Here is one of my favorite images of my current country of residence:
Isn’t it lovely? It is peaceful and serene and seems a lot like something other worldly. Like you should be able to see hobbits frolicking in the distance.
But my days look a lot more like this:
And I don’t think you can really have the one without the other, but they are a nice contrasting images that are a piece of the “what does your life look like” puzzle. People travel to Africa to go on safari or see Victoria Falls or raft down the Nile and tour the site of the pyramids.
Hunters come to Africa in search of The Big Five (lion, elephant, cape buffalo, leopard and rhino). I once had the pleasure of a middle seat on a trans-Atlantic flight in between two such men donned in khaki and begging to tell some unsuspecting traveler all about their trip. I have never been so distraught that my headphone jack did not work (I’m looking at you, Delta.) nor have I ever before or since done the I’m wearing headphones but only for pretend because nothing is coming out of these speakers fake out so hard.
It’s kinda hard to fit all of these “things you do in Africa” things in when you live here. When this isn’t vacation or just a sweet Instgram feed, but it’s actually just life. And some days you sleep, cry, laugh or any combination of the above through it because it ain’t always a picnic. And sunset pictures are way prettier than me cocooned in my quilt cause all I wanted was a loaf of bread AND WHY IN THE WORLD WOULD THE GROCERY STORE NOT SELL LOAVES OF BREAD???
My life is more consumed with The Big Three (that recently turned into four). That’s water, electricity and internet (plus phone) for those of you playing at home. This week, I’ve struggled with them all. Sometime Saturday, my iPhone 5 charger decided that it was finished with a slow painful death and just wanted to abdicate life completely. I held onto that 1% battery life for as long as possible. Now that we’re in cool season, the wind knocked around my internet something fierce, and just like that – I have neither phone nor internet at my abode. But no matter. We power through.
Monday the power went off around 9am. No big deal, I’m spending the day at work. Someone is soldering my phone cable back together and the internet folks are coming to take a look. Fastforward to 5 pm – power is still gone, internet cannot be fixed without power, fixed phone cable is literally dead to me until outlets work again AND the water tanks are empty from gardening use and water cannot be pumped from the borehole (well) without power.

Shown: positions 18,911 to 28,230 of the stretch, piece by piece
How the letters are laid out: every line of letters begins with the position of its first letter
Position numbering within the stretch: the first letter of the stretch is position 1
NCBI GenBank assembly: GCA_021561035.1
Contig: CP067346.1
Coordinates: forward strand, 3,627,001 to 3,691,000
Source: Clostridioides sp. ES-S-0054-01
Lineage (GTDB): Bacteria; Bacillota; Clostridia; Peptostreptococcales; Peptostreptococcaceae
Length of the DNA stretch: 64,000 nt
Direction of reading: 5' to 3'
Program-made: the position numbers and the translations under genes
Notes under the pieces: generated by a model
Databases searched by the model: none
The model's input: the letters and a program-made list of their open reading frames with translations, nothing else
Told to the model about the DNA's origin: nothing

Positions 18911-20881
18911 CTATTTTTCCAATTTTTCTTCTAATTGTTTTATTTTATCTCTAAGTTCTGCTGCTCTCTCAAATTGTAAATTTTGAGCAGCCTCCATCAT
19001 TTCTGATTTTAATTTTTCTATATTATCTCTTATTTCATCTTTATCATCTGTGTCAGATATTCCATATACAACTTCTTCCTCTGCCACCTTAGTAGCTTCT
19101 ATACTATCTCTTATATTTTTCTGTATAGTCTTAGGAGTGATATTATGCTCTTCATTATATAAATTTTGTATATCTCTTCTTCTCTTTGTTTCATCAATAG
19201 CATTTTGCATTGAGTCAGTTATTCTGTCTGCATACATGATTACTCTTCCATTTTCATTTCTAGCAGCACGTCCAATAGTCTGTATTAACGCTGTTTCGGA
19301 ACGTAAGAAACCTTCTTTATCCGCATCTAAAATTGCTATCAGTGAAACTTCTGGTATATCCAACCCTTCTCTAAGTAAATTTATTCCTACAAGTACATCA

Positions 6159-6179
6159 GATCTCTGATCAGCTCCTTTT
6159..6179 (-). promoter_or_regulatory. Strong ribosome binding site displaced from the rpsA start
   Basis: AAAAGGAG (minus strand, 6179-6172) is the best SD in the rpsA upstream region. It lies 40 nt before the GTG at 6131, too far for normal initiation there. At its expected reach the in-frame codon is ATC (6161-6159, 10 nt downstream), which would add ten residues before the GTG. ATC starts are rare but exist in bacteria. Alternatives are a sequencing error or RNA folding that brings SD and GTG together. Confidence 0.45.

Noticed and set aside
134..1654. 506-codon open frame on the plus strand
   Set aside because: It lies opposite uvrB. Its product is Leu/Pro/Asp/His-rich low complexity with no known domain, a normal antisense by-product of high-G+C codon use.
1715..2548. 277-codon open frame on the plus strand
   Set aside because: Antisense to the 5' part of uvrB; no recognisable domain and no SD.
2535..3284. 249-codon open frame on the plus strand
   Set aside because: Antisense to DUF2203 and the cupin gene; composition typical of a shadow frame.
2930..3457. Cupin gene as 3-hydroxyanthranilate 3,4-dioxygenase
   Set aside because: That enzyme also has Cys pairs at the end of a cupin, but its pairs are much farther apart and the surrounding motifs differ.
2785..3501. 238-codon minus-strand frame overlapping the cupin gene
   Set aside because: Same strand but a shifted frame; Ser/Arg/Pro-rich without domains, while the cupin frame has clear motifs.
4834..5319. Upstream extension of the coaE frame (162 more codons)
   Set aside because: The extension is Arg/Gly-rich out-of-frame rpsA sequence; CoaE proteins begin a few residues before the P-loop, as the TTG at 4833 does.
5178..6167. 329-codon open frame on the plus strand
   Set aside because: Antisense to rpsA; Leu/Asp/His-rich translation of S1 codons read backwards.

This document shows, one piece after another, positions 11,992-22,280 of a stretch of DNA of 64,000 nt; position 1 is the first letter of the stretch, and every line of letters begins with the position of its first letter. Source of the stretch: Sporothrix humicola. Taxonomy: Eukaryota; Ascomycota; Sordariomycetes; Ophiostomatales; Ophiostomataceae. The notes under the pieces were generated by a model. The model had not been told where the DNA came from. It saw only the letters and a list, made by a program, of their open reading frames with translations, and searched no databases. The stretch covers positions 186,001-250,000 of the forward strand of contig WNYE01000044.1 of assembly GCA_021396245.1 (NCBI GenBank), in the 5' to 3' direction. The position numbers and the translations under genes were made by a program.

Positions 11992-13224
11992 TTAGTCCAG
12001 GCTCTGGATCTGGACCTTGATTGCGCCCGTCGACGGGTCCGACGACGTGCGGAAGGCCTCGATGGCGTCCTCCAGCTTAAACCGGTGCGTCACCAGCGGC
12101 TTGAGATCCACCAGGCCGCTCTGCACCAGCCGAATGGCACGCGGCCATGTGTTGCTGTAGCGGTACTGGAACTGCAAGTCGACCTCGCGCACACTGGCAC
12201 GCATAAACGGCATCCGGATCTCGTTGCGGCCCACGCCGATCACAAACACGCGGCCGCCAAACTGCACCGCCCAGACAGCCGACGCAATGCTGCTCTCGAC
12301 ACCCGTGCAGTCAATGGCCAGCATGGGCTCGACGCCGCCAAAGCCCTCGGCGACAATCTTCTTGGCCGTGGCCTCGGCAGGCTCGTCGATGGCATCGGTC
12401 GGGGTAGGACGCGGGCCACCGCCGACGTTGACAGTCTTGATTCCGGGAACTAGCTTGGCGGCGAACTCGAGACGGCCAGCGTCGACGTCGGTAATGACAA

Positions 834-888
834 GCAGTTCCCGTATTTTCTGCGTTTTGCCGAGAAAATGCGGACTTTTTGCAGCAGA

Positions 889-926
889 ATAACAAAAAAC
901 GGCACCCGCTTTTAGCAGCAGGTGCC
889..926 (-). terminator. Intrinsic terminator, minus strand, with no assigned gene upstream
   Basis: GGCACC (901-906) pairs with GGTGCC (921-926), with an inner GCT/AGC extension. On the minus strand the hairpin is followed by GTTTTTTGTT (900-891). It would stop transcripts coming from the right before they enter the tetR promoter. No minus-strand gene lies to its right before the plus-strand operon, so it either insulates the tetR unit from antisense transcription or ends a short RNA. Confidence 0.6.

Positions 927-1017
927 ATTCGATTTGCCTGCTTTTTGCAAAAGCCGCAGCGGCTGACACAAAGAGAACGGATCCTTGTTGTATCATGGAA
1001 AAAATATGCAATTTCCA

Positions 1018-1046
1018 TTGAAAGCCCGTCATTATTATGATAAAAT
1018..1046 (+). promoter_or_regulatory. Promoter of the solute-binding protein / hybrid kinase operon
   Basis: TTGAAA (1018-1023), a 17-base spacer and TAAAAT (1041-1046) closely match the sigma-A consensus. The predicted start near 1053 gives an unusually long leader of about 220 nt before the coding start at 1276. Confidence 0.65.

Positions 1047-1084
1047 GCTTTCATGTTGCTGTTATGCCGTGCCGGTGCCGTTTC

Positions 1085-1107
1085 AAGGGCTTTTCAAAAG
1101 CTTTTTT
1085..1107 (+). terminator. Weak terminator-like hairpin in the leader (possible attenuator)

Yep folks, that’s water, internet, power and phone all gone. So I’m left go out to dinner with my neighbors and then retire to read (on my iPad) by candlelight on my couch in my well-built home with a blanket over me for warmth. It’s a hard life, I know.
This story can really go one of two ways from here: I talk about power as a metaphor for the Thing that you don’t have or the Thing breaks down in your life and then you are literally left in the dark (but I’m keeping a growing list of all of my almost metaphors to put into one killer of a post at a later time). OR I talk about how the luxuries of running water, electricity in the house and the free flow of phone and internet are all concepts that get lost in translation.
I can (and do) commiserate with my expat friends. I started to tell this story to a co-worker and stopped short when I remembered his house doesn’t have electricity. Ever. For most of the people I see on the daily, electricity is just no big thing. And for me, all of The Big Three (Four) were gone, and I still had more.
That is challenging and frustrating and humbling and motivating all at the same time. I still have more. Not more than my coworkers or friends. I just have more. I have more than no power, phone, water, internet, LOAVES OF BREAD.
When I’m dramatic (seldom) and exaggerate (even less often). Even then I have more. Even when I have nothing; I have more. I’m going to reserve the right to curl up on my bed and practice calming breathing techniques but I’m challenging myself to remember: I have more than I know and more than I pay attention to. There’s also already more to life. I have more.
I guess it turns out my story could only go one way.